So while the current president of Russia, Vladimir Putin, and many of the members of his inner circle are former communists who seem to long for the glory days—and vast territory—of the old (communist) USSR, they do not govern as communists. They govern as fascists.

2 thoughts on “Monday: Map Day – Ukraine

    • By definition, a blog is “a website that contains online personal reflections, comments, and often hyperlinks, videos, and photographs provided by the writer” (Merriam-Webster). Clark House Historian is my blog (see Note 1, above). It is focused on, but not exclusively devoted to, my researches on the Clarks, their relatives, neighbors, and the lives they led in the 19th century and beyond. I write and publish the blog at my own expense; no Jonathan Clark House Museum funds have ever been spent on the blog, or on my work as volunteer historian.

      Over the past six years at Clark House Historian I have written and published 277 blog posts totaling almost 300,000 words, illustrated with over 700 maps, photographs, and other historical images. Almost all of those words and images have a direct (or, at least, tangential) connection to Clark House history. At the same time, a small, but non-trivial number of blog posts have focused on my personal (non-Clark House) thoughts and musings. Some of these posts were reflections on my mood that day, or explanations of why my typical three-blog-posts-per-week publishing schedule was delayed. Others celebrated events in my extended family and family history. No one has expressed concern about those previous personal musings establishing any sort of “precedent.”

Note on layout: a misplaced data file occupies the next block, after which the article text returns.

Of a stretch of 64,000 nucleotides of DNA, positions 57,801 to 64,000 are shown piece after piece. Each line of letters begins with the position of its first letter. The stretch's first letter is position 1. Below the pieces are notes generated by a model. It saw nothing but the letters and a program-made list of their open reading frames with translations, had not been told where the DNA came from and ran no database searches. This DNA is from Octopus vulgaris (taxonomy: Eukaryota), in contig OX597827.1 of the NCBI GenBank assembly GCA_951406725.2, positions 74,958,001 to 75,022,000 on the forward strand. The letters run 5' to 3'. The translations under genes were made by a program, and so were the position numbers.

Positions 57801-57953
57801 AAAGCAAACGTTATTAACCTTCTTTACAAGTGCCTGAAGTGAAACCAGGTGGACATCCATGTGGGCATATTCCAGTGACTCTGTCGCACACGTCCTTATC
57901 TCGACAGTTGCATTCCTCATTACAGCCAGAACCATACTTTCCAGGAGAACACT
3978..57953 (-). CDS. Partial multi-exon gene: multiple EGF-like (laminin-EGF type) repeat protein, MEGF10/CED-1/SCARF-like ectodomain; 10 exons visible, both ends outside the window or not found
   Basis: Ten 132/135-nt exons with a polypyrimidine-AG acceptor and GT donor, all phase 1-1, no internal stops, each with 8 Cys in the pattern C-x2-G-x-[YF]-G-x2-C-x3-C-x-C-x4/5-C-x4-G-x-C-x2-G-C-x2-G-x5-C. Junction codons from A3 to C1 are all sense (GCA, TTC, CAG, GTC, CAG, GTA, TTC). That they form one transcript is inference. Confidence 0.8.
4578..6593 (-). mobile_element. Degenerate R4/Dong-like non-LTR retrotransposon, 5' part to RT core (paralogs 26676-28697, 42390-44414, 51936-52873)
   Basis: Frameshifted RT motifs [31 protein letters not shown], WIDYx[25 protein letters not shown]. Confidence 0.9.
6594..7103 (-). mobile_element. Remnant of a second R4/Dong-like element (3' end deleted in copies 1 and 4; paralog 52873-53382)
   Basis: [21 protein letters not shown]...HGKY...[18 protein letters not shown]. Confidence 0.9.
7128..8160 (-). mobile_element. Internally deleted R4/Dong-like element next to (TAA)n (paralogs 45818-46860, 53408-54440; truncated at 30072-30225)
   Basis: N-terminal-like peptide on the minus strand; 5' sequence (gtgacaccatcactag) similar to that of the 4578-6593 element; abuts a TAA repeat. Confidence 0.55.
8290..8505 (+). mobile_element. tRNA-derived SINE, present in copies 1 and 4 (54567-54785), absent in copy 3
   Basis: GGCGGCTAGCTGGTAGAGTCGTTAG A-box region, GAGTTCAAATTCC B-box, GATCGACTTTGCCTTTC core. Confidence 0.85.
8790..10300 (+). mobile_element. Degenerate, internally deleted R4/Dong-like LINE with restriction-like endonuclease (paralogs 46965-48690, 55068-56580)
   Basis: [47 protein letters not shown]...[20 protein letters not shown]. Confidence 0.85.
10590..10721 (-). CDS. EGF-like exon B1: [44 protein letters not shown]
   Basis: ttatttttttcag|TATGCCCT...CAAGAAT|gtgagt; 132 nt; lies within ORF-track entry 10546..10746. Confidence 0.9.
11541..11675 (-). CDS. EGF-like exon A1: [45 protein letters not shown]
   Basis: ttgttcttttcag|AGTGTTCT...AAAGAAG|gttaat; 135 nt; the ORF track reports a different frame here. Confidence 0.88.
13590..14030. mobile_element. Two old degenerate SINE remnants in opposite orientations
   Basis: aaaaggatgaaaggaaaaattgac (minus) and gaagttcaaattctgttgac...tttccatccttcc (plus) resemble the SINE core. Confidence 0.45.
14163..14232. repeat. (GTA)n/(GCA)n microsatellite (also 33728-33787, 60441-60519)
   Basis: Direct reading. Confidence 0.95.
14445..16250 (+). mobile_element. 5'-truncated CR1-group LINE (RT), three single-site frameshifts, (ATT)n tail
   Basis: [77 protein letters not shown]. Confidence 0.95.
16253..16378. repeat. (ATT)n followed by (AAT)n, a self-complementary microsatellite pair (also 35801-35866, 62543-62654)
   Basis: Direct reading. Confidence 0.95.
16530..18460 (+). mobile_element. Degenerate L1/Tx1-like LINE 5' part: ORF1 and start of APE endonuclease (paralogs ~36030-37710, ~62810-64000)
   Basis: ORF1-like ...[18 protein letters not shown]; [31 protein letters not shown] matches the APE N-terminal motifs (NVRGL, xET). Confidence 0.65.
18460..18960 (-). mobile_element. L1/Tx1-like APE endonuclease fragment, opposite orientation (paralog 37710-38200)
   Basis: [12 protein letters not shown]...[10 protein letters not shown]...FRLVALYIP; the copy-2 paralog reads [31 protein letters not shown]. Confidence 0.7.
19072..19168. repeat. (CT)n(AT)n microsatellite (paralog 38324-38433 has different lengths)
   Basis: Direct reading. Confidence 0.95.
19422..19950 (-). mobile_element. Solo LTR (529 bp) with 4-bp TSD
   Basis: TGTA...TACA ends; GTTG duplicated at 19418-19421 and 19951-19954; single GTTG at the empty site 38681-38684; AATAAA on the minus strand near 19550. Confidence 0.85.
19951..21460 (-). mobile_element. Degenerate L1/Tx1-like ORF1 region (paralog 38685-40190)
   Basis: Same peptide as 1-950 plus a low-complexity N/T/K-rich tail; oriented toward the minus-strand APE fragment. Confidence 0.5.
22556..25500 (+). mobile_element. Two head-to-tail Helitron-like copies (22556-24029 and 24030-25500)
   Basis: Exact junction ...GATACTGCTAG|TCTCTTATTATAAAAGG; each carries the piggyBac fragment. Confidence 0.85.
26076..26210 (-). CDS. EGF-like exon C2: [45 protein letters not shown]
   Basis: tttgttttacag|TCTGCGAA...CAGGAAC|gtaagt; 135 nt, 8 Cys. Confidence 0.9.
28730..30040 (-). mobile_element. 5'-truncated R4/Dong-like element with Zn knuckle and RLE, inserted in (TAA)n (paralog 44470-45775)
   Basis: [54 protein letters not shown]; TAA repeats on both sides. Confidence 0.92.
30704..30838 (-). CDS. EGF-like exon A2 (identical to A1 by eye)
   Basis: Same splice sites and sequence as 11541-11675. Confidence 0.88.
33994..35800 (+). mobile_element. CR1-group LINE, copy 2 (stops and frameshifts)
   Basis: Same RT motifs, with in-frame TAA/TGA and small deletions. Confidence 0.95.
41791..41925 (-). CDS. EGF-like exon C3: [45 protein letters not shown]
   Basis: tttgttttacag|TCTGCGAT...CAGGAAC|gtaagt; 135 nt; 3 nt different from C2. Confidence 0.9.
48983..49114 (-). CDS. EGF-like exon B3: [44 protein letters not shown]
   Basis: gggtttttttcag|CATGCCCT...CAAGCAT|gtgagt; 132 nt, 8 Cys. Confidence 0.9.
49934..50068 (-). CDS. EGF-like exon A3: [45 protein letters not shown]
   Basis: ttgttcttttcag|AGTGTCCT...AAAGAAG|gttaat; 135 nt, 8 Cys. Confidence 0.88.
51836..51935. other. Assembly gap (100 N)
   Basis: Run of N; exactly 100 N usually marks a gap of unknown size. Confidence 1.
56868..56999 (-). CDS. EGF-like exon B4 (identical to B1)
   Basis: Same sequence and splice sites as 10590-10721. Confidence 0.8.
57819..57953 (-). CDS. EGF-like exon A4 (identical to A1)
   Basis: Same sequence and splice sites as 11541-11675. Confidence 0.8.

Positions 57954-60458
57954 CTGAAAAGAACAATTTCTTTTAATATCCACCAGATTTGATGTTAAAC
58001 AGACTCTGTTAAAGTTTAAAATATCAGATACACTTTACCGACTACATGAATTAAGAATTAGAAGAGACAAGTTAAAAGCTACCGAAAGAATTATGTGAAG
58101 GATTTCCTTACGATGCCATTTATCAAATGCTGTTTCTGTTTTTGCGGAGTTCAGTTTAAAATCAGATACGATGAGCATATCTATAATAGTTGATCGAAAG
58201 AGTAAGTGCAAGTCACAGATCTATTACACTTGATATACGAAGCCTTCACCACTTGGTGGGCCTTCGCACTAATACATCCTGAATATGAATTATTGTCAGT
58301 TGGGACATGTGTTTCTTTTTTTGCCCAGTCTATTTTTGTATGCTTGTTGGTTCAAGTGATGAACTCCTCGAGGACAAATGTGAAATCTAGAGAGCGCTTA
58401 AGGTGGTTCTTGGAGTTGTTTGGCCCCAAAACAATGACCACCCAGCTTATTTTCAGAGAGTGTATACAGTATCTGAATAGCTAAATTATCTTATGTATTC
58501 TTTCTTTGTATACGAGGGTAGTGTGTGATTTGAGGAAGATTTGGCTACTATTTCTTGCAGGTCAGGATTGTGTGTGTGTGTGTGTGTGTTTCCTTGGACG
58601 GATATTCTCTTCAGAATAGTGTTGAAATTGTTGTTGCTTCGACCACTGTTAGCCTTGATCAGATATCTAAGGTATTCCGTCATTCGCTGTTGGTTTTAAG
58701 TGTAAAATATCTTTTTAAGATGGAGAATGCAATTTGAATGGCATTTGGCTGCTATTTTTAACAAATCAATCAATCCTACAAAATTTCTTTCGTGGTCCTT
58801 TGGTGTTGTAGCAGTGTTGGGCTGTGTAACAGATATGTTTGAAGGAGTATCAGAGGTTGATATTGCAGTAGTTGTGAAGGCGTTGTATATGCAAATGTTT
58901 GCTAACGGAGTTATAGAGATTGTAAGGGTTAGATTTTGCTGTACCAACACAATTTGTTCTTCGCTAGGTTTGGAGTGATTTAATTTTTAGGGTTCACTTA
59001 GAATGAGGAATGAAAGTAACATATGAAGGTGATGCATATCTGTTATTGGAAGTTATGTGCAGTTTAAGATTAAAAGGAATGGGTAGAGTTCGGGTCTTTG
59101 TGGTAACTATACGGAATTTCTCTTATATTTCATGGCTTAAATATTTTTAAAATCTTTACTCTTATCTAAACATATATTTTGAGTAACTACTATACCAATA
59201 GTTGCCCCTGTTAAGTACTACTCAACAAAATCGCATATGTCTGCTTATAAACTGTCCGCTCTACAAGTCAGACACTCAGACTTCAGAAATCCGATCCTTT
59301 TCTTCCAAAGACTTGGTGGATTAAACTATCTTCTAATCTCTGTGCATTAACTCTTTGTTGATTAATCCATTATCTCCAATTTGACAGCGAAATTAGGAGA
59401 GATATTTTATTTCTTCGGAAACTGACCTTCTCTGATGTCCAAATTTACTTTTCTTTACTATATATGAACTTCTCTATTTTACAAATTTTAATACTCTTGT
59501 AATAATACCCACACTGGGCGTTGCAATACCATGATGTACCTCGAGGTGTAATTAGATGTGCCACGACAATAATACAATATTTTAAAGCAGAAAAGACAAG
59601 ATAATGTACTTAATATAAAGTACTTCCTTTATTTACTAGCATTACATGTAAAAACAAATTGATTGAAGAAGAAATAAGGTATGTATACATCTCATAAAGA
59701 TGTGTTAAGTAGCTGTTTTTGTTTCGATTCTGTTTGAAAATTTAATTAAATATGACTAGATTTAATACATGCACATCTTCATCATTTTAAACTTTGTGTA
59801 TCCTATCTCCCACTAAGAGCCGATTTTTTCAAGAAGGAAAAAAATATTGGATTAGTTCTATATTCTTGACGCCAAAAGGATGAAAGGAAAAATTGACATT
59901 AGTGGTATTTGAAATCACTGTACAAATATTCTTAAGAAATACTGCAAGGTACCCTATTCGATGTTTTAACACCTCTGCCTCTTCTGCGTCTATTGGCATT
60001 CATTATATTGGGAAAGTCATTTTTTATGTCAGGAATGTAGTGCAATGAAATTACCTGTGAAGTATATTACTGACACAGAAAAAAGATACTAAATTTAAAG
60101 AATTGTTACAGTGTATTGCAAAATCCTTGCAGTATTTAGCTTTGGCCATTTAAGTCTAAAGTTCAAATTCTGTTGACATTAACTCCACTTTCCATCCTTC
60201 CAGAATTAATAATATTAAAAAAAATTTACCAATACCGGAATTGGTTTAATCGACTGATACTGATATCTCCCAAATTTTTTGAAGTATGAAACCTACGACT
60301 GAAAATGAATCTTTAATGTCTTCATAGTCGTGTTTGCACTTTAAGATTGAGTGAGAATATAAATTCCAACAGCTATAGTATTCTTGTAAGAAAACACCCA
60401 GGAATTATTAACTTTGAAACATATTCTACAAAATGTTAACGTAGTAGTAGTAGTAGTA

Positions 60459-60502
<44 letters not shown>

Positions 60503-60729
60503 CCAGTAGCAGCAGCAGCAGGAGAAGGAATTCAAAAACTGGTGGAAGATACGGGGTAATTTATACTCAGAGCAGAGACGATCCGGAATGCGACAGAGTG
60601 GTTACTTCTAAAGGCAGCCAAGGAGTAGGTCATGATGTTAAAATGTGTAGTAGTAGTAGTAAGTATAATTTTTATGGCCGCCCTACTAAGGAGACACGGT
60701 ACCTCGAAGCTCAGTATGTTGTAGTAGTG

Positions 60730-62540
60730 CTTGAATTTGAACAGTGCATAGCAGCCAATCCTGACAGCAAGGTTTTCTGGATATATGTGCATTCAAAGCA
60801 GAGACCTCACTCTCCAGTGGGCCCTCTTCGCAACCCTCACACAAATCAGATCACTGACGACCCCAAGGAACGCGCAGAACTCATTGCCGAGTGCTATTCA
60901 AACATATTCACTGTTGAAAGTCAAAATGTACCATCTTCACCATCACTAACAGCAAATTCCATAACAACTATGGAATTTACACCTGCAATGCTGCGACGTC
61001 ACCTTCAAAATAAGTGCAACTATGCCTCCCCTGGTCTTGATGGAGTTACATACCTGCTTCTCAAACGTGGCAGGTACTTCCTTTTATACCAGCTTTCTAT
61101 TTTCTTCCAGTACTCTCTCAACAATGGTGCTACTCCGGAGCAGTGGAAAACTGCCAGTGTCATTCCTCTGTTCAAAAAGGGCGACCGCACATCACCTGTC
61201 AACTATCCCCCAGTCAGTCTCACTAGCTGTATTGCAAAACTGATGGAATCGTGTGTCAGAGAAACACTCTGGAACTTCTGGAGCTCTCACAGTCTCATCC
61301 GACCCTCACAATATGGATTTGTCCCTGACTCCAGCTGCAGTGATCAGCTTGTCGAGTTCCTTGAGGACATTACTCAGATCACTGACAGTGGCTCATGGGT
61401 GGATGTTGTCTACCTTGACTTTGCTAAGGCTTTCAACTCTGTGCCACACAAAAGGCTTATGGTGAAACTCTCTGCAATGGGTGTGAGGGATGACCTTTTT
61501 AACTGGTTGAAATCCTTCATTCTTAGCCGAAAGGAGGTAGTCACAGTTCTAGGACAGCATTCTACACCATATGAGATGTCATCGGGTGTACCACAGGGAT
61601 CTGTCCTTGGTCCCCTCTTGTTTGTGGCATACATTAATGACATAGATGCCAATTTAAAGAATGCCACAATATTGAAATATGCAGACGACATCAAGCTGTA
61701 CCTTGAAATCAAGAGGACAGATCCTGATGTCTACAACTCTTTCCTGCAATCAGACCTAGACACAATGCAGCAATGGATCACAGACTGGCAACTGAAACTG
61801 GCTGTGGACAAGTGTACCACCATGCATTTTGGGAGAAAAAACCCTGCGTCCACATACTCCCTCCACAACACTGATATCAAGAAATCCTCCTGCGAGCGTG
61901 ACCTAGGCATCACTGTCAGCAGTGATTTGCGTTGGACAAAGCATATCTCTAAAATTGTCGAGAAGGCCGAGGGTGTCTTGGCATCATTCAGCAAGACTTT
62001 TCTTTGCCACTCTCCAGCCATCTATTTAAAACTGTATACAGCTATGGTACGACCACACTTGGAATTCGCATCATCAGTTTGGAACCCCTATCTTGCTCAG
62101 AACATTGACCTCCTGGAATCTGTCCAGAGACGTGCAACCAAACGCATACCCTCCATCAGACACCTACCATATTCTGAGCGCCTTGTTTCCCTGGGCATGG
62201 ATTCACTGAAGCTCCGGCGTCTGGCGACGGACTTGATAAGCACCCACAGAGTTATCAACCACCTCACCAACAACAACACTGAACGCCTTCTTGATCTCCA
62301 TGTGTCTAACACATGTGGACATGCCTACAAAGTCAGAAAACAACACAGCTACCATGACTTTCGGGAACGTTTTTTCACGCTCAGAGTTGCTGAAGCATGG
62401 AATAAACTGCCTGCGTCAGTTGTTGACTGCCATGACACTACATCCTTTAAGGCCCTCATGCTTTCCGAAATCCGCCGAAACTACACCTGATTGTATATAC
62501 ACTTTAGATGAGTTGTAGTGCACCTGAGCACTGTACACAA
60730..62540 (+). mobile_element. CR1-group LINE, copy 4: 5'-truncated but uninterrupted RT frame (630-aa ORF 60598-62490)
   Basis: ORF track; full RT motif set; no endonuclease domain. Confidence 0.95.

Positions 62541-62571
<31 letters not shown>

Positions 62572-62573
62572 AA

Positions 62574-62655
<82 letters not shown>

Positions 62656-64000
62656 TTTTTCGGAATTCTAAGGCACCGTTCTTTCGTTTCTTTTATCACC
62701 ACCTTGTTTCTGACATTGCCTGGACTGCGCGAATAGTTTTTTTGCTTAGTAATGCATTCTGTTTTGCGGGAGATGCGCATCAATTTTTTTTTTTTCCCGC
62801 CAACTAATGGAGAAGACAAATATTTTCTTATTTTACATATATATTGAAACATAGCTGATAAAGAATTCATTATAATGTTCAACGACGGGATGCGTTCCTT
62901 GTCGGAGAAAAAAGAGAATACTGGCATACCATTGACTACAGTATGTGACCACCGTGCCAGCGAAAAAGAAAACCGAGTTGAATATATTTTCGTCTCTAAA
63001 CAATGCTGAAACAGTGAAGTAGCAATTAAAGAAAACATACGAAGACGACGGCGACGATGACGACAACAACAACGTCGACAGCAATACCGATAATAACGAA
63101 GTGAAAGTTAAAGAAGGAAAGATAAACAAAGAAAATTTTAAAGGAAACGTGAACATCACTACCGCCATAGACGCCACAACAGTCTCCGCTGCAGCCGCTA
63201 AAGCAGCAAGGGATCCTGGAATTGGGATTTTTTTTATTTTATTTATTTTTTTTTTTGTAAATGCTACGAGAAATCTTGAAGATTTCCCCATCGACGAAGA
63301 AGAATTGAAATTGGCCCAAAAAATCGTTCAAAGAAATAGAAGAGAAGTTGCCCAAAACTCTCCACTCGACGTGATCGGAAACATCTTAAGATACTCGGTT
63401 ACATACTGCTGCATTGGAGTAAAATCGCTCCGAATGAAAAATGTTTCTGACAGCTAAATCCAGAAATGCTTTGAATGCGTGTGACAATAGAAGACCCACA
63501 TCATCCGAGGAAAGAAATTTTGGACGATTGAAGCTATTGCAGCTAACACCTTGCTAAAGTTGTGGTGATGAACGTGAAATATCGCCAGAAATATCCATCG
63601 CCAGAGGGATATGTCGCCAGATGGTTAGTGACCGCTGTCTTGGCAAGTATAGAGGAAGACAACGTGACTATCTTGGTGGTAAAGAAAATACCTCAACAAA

This post was written as an explanation for my recent gap in writing and publishing new blog posts. The fact is, the situation in Ukraine has had a substantial effect on me, my writing and research, and I felt like sharing that, briefly, with any interested readers. While I was at it, I thought I might make myself useful and include two maps, some history, and other relevant geographical/background information for the use of readers that might be pondering, or teaching, aspects of these current events.

      I am sorry you found the post concerning. I don’t believe you should be worried. But the facts of the post are, to the best of my knowledge, accurate, and my opinions are just that: my opinions, and no one else’s. I stand by the post.